This month was thought provoking.
June 26 – to my family
I was surprised when I tried to use the spirometer the ALS At Home study gave me along with other tools to monitor my health. To use it I must blow through a tube at the end of which is a fan to measure the strength and duration of my out-breath. I knew it would be hard to stop some of my breath from escaping around the tube because my lips are so weak. What surprised me was discovering I can no longer take a deep breath or exhale forcefully. My diaphragm is weak.
When I was thinking about it a few days later I remembered having to pause to catch my breath when I was using the cross-trainer. The first time it happened was less than three minutes after I started. I had to stop and pant for a minute or two. After that I was careful not to push myself when I started and I worked my way up to 30 minute sessions that were fairly vigorous. I imagined the problem had been weak leg muscles that rapidly regained strength.
Now I realize my diaphragm was already weakening. That was over three months ago.
It looks like my breathing muscles are on the same trajectory as my mouth and throat muscles followed. There was a long period where the decline was quite slow, then the pace accelerated. Or maybe the weakening didn’t accelerate but just reached the point where the result was a serious loss of function.
There are external devices that enable one to keep breathing when the diaphragm can no longer do the job. When they no longer work you can have a tube installed in your throat and have air pumped in and out that way. I’m guessing life would continue to feel worth living with an external device although it would severely limit what I could do. I don’t think I’ll want the throat tube but I’ll keep an open mind and see how I feel as my symptoms develop. The advanced directives we signed years ago specify no heroic measures to preserve a non-functional life.
I continue to feel blessed to be alive now with you as my family. I paused work on the summer kitchen so I could sheet rock the porch wall with its new windows and I’ll start installing the trim today. It looks much better already. Next month I’ll go for three weeks of teaching and practice in Cooperstown, NY and when Felicity returns from celebrating Megan’s 90th birthday at the end of August we’ll go on a road trip in the RV for a month or two. The adventure will continue. We don’t know for how long but we never did. That’s in the nature of adventures.
July 1 – my current thoughts
It’s a blessing that ALS progresses slowly, doesn’t impact cognitive function and that my only pain is from biting my cheeks and tongue. I have time to notice the results of losing muscle strength, and reflect on the implications.
Wearing shorts these days, I notice muscle twitching in my legs, like eddies in a river. My leg muscles are still my strongest ones but the motor neurons that control them are dying.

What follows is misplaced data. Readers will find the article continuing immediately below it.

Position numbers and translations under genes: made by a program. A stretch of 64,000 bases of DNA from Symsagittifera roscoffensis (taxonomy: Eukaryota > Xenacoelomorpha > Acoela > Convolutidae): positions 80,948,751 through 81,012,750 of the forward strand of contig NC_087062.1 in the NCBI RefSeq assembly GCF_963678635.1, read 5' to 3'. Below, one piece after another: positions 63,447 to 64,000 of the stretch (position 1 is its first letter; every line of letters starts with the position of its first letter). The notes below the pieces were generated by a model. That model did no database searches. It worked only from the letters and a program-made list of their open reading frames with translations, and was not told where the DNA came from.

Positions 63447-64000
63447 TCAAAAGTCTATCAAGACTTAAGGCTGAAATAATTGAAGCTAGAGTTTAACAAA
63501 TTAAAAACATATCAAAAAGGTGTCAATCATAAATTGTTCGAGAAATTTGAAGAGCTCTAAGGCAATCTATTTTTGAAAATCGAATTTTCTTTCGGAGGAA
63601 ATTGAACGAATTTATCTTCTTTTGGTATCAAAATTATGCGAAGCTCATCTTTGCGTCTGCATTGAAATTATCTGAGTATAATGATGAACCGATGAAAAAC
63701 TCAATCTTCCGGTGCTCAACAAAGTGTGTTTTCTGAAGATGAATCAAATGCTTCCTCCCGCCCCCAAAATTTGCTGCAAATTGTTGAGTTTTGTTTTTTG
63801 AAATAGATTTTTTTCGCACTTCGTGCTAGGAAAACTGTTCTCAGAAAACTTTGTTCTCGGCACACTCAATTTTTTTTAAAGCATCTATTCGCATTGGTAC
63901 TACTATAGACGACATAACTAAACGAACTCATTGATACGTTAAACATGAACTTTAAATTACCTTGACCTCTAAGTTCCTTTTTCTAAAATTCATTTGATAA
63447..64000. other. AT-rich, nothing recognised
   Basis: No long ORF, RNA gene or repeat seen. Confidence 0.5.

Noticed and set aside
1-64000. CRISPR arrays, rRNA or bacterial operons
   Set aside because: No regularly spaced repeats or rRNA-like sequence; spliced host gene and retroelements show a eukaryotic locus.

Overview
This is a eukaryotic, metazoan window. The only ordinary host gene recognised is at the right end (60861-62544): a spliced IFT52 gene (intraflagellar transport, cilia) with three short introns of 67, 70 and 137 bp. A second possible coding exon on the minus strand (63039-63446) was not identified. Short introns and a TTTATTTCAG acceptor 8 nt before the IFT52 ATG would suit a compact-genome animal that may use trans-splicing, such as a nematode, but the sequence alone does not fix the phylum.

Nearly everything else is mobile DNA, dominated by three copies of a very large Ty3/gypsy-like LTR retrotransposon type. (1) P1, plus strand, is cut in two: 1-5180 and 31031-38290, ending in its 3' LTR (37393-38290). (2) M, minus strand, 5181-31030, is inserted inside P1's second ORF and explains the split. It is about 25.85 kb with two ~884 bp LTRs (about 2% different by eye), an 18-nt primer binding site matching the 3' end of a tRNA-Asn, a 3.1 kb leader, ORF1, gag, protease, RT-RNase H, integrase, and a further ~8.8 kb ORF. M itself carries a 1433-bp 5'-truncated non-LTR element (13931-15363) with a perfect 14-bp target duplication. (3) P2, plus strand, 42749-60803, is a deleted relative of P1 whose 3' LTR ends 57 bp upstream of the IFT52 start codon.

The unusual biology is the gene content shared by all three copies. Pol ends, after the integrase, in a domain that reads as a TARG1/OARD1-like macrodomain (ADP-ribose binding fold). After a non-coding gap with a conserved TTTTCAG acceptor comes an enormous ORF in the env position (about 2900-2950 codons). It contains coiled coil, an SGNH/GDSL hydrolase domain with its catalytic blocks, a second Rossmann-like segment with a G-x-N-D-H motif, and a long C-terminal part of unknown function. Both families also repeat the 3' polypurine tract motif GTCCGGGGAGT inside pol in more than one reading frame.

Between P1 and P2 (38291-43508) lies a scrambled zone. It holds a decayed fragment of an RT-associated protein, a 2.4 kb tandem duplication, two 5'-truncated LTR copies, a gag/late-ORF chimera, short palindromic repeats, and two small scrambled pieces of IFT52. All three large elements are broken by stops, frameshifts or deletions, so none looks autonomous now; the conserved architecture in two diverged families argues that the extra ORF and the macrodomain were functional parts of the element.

An apocryphal and a true Buddhist story have been on my mind.
The Buddha, on his travels one day, met an old man beside a river. “I’m so happy to see you again, master,” said the man. “I have practiced and practiced since you taught me so many years ago. Finally, I succeeded! Yesterday I walked across the river.” “Oh, you poor man!” the Buddha exclaimed. “There is a boat just round that bend. It would have taken you across so easily.”
I never wanted to do miracles. In High School my life’s goal was to attain wisdom, but how to start? Decades later I started trying to become less selfish. Now I just want to grow more aware and more kind.
The true story is about a revered Tibetan master who had diabetes. Leading a ritual practice one day, he picked up his damaru drum that you hold with thumb and first finger. His fingers could no longer hold the drum upright. What did he do? He laughed.
Acceptance of negative circumstances is not doleful for those who have sufficiently trained their minds. Surprises of any kind are an occasion for joy. That’s worth practicing.
Where I am now, almost all the time, is in interested equanimity.
Earlier this month our middle son was married in a beautiful ceremony framed by events to celebrate the occasion. Their photographer captured it perfectly. It was a joyful time that also provided me an insight.
Some who die in villages in the Himalayas are said to cause trouble, especially those who die in an accident. They don’t realize they’re dead. They want to communicate just like before but they can no longer be seen, heard or touched. Nevertheless, their family members feel their attempts to communicate. I didn’t believe that explanation. I figured the trouble arose in the minds of the grief stricken living and wondered why it was attributed to the dead ones.
I saw why at the wedding when I experienced a weak form of what the troubled dead are said to feel. I can communicate one on one by typing on my phone but that’s not effective in a group. Because I cannot drink or eat by mouth, I could only watch others. To a much more limited extent I was like the dead villagers, present but separate. It was an interesting feeling.
Meanwhile, I’m so lucky that I can still do things! The porch looks so much better already, our terrific painter will hide the gaps, and then it will be perfect.